The nominations for the 2024 Academy Awards were announced on Tuesday, and it's no surprise that Warner Bros.' "Barbie" and Universal's "Oppenheimer" were among the 10 films nominated for Best Picture. Both films were highly anticipated and received positive reviews from critics and audiences.
"Oppenheimer" led the pack with 13 nominations, while "Barbie" received eight nominations. The two films also dominated the box office, accounting for 88% of the cumulative box office haul generated by Best Picture nominees prior to their nominations.
In total, the 10 Best Picture nominees earned $1.09 billion at the domestic box office, making it the fifth-highest haul for the nominees since the Academy began nominating 10 titles for the top award in 2009. "Barbie" alone accounted for $963.1 million of this year's figure.
However, it's important to note that box office success does not necessarily guarantee a Best Picture nomination. The films are chosen based on their artistic and filmmaking excellence, not their box office revenues. Some years, the cumulative revenues for the nominated films do not reflect their popularity among moviegoers.
It's also worth mentioning that the box office collection from nominated films can vary greatly from year to year, depending on which films make the cut. This year, only three Best Picture nominees were released in the last quarter of the year, traditionally known as Oscar season.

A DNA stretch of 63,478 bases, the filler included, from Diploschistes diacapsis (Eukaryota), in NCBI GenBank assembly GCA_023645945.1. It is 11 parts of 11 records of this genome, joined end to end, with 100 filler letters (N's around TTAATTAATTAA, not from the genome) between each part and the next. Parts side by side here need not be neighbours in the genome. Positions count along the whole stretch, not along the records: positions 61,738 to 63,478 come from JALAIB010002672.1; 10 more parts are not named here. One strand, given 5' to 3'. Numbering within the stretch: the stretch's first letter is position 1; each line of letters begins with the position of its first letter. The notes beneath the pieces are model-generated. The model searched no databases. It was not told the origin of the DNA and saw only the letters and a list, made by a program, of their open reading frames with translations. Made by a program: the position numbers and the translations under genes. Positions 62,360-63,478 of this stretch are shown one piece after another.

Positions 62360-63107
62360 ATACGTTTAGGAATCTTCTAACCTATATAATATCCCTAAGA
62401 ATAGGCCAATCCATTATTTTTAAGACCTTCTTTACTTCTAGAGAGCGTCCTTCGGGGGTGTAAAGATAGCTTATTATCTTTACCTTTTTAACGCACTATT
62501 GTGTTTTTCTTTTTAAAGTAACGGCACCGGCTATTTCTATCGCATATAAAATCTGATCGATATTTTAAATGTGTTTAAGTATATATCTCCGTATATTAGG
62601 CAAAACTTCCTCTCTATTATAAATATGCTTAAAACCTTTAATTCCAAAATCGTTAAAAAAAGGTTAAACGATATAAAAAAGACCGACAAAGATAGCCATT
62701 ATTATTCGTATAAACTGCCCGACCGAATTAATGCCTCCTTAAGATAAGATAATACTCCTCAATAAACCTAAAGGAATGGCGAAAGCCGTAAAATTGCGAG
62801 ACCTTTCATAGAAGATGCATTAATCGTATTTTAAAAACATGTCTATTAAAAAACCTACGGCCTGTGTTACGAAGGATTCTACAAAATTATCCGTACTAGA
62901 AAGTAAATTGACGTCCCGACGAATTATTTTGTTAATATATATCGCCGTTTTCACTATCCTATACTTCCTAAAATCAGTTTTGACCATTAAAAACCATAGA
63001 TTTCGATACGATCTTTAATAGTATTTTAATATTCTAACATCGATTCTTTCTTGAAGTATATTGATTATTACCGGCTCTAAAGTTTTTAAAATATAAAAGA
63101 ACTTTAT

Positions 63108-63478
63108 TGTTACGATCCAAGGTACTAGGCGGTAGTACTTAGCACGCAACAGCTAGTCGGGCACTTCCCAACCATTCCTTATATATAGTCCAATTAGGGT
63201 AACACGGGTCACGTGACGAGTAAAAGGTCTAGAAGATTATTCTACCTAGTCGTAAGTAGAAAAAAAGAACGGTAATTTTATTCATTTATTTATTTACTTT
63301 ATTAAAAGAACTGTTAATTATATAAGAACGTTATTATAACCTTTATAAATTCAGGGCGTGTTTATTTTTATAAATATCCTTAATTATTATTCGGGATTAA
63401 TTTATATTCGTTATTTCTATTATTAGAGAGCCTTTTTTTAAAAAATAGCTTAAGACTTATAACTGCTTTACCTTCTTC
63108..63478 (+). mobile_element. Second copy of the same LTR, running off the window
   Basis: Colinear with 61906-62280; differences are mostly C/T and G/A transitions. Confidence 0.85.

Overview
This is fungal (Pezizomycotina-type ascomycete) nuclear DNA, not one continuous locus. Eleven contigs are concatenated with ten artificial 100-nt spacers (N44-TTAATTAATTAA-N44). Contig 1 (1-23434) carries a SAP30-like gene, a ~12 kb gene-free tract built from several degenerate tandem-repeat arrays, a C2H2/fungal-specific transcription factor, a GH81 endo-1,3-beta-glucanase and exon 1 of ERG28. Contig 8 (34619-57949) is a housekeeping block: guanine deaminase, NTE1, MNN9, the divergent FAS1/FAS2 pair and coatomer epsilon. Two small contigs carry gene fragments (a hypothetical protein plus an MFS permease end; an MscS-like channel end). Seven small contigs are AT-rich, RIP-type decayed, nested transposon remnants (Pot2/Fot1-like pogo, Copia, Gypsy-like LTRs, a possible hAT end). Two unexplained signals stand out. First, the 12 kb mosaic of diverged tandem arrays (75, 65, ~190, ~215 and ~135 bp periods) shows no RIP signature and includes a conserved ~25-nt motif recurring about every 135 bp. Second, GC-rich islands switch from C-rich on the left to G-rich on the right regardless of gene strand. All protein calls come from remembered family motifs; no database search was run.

Additionally, films from streaming platforms like Netflix do not count towards the box office haul, as these platforms do not report their theatrical revenues. This year, Netflix had one Best Picture nominee, "Maestro."
Overall, the high box office numbers for the nominated films could potentially translate to higher viewership for the Oscars awards ceremony. The allure of rooting for a favorite film often makes the ceremony more essential for movie fans, leading to a presumed ratings boost for the network.
In conclusion, "Barbie" and "Oppenheimer" have proven to be both critical and commercial successes, earning multiple nominations and dominating the box office. However, it is important to remember that box office success does not guarantee a Best Picture nomination, and the films are ultimately chosen based on their artistic merit.